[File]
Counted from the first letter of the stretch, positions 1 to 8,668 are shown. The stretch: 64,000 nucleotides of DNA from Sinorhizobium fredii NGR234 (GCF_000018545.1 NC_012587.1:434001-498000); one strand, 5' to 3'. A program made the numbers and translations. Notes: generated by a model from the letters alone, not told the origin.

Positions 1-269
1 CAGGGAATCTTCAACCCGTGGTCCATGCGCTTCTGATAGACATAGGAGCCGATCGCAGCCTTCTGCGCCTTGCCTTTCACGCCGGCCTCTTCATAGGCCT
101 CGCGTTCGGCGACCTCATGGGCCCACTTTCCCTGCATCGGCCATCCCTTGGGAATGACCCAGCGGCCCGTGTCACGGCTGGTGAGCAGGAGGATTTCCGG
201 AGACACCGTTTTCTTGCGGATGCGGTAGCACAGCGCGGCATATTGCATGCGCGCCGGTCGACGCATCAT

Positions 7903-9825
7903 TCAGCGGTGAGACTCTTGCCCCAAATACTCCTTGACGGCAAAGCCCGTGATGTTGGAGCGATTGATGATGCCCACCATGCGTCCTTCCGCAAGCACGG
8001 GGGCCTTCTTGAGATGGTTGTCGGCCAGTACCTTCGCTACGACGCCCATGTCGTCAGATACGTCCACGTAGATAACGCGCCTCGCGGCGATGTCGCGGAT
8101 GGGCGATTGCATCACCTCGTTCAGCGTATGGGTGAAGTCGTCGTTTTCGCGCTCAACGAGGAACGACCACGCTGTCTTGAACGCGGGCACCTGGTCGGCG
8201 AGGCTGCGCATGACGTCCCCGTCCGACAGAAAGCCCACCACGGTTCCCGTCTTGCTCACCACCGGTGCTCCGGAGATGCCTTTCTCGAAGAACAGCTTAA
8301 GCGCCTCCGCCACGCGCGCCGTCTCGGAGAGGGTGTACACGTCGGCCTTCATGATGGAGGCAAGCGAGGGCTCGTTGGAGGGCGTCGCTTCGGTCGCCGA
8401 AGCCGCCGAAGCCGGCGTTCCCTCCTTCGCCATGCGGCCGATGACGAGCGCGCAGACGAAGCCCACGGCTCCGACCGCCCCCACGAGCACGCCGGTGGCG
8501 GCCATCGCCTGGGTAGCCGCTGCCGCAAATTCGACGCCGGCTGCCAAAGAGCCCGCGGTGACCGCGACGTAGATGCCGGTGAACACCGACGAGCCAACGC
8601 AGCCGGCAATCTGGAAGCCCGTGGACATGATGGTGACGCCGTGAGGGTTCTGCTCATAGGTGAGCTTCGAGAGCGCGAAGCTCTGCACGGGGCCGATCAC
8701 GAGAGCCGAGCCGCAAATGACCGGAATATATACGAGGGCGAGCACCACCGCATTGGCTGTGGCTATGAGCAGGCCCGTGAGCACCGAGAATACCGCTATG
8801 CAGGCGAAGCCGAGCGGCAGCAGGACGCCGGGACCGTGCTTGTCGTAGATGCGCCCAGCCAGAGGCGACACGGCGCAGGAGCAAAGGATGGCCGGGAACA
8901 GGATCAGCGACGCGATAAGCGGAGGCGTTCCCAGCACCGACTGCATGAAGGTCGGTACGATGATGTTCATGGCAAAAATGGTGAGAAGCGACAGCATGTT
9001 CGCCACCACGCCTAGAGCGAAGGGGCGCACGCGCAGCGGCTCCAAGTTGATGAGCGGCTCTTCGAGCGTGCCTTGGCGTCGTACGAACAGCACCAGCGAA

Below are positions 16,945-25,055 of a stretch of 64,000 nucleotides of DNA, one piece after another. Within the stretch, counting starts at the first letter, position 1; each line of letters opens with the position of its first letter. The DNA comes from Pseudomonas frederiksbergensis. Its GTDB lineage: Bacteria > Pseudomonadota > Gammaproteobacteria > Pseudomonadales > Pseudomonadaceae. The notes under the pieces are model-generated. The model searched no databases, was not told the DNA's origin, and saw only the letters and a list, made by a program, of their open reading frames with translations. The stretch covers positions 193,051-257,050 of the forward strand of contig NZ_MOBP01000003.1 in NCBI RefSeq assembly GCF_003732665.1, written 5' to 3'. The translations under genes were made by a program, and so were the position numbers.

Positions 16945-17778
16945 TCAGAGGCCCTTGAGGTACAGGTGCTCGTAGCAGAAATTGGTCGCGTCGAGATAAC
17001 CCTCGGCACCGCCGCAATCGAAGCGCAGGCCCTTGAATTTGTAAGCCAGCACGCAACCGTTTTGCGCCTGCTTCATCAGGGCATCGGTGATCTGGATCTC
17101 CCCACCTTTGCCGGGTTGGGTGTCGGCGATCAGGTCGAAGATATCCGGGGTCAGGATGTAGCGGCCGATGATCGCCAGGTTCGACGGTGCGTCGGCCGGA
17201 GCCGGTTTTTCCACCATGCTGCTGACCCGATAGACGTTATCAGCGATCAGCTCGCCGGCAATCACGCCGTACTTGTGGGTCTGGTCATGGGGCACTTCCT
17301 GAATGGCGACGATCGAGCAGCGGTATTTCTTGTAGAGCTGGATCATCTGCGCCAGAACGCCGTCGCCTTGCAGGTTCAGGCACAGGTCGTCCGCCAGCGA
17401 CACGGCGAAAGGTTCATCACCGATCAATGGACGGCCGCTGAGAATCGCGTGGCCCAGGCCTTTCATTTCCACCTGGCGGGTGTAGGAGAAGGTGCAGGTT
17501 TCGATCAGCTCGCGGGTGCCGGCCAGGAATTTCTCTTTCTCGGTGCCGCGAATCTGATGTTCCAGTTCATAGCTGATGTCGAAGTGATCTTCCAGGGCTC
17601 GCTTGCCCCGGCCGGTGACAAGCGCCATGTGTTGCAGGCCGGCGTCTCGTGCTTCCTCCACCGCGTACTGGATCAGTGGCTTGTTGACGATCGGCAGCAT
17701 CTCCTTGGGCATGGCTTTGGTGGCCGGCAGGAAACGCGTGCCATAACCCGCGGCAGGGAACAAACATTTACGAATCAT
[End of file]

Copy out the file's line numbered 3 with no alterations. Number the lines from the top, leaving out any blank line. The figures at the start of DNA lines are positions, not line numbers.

1 CAGGGAATCTTCAACCCGTGGTCCATGCGCTTCTGATAGACATAGGAGCCGATCGCAGCCTTCTGCGCCTTGCCTTTCACGCCGGCCTCTTCATAGGCCT